Most other industries involved in digital marketing are already doing so. Pharma companies while embracing e-marketing can’t just wish it away, any longer. Today, when digital marketing has commenced in the pharma industry, with accelerated speed – machine learning alongside the creative application of AI powered analytics, can immensely help gaining actionable insights on customers. These include customer experience, their perception and pattern of usage of brands, besides channel preferences, preferred contents for effective engagement.
Thus, the consequences of not directly listening to patients’ voice on structured digital platforms – supported by analytics, can be ignored at pharma marketer’s own peril. Many of them may not yet be able to fathom the depth of its potential, opportunities and possible roadblocks, or simply unable to figure out where to begin with and – how. Experts’ hand-holding will be pivotal for them in the transition phase of this endeavor. From this perspective, I reckon, to keep pace with fast-changing customer behavior, pharma marketers need directly listen to patients’ voice online. And based on which, develop customized strategies by leveraging AI – for more productive engagement with them.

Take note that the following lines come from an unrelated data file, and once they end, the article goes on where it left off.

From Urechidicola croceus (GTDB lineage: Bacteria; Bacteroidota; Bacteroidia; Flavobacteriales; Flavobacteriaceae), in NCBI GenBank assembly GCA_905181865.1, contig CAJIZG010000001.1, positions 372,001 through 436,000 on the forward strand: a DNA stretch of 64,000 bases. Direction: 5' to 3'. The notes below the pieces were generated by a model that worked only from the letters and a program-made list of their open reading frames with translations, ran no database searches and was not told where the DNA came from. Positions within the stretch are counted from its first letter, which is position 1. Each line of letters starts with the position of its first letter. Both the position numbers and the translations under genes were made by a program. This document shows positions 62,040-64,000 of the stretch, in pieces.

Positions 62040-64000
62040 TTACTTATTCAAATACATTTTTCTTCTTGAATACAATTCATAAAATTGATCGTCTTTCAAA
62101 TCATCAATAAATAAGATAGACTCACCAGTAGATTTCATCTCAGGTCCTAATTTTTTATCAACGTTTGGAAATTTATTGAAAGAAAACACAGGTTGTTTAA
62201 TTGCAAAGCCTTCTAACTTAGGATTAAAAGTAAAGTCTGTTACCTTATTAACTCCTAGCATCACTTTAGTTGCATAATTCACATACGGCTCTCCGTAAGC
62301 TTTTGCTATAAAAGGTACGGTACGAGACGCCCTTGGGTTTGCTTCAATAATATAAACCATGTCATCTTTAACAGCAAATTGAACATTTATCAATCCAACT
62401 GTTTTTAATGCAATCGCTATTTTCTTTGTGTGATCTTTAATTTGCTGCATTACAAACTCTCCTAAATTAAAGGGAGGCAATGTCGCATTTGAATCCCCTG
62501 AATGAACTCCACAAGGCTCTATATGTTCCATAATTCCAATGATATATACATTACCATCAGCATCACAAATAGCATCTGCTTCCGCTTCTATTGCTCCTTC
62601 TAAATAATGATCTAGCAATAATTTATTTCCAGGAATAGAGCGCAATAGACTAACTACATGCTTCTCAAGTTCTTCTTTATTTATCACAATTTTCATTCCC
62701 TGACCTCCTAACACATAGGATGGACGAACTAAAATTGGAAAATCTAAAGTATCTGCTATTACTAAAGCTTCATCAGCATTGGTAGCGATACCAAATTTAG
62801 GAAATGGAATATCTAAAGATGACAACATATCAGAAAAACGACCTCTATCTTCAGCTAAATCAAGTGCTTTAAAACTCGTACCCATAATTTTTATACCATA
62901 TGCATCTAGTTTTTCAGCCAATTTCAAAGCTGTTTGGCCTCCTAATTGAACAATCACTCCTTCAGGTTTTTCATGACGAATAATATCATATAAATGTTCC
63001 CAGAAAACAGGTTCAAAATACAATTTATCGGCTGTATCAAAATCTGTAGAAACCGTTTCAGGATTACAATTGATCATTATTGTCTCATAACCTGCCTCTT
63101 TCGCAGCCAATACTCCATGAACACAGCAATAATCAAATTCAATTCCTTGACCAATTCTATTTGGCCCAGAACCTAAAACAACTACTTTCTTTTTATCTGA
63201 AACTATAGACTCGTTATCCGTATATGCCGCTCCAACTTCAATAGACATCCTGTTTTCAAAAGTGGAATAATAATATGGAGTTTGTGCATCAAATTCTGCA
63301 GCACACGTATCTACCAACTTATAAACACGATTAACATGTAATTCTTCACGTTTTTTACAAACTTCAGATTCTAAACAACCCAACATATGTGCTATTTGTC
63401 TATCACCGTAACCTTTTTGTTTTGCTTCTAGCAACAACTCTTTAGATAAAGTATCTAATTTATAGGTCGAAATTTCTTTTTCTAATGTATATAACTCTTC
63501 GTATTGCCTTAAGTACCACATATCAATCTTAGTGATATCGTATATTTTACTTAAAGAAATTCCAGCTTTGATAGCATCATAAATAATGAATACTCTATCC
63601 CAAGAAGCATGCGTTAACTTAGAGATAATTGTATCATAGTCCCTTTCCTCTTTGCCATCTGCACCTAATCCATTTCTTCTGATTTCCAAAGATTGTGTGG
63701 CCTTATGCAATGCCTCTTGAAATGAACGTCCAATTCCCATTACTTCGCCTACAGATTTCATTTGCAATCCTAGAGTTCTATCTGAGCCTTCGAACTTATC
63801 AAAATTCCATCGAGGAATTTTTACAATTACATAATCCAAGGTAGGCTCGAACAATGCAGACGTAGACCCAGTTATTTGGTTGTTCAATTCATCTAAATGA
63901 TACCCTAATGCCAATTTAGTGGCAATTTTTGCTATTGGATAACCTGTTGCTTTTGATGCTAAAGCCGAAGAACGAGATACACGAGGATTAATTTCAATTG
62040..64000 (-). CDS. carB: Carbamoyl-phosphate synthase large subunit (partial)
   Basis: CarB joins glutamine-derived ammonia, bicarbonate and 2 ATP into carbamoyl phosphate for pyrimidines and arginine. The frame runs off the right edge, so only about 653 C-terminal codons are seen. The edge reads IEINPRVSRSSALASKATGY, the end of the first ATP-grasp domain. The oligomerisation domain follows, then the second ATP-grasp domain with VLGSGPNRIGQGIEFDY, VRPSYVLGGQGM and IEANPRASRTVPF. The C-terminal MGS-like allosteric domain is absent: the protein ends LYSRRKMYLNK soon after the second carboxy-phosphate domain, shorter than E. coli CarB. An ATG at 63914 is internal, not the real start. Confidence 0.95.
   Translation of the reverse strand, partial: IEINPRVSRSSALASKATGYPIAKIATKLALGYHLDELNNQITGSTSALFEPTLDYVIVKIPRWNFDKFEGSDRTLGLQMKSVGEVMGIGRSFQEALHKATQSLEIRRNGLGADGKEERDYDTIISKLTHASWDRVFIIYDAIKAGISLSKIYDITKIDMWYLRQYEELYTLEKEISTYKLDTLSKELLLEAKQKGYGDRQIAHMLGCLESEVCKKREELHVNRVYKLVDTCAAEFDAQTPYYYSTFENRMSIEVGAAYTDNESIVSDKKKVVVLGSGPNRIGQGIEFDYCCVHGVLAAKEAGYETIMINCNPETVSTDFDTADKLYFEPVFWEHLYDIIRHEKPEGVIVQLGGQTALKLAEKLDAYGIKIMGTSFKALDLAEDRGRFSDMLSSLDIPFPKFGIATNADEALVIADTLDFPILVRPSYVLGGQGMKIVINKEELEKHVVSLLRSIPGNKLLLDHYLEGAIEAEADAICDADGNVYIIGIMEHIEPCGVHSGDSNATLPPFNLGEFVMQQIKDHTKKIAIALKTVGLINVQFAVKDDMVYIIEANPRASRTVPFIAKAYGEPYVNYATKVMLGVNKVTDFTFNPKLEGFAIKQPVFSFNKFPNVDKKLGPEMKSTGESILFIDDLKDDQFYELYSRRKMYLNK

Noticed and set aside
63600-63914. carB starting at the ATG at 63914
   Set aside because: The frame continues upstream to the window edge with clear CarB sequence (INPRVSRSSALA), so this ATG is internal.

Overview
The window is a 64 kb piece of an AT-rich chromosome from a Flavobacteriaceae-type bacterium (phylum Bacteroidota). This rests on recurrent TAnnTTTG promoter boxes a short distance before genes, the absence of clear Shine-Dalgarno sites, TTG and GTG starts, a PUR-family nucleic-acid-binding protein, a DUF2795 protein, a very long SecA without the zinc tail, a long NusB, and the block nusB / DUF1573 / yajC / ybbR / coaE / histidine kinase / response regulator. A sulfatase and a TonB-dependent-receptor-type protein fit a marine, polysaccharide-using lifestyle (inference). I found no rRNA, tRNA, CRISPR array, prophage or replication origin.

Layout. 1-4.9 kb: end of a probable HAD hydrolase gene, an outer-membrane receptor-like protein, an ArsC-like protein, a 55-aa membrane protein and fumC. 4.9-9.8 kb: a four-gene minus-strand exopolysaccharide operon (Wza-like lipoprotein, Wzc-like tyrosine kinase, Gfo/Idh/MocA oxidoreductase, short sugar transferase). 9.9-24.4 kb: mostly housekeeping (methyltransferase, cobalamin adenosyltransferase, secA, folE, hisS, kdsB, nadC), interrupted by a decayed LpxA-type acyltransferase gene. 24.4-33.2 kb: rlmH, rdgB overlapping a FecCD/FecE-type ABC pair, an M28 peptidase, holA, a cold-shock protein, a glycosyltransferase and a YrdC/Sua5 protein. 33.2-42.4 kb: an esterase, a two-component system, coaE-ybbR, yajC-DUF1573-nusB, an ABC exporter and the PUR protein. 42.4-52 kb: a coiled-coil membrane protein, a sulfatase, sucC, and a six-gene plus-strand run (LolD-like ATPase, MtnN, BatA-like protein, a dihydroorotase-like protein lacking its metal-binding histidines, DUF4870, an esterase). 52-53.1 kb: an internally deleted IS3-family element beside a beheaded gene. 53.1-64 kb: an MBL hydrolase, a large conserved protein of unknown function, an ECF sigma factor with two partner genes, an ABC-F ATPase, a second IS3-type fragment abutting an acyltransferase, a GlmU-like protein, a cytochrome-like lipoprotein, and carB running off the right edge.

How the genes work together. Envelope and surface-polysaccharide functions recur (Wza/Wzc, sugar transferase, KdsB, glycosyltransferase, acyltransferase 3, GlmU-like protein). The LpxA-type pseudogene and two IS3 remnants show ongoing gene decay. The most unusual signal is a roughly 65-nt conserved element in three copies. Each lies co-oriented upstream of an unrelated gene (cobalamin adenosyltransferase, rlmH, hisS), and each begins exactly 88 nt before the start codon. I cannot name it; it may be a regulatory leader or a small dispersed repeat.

By: Tapan J. Ray
Disclaimer: The views/opinions expressed in this article are entirely my own, written in my individual and personal capacity. I do not represent any other person or organization for this opinion.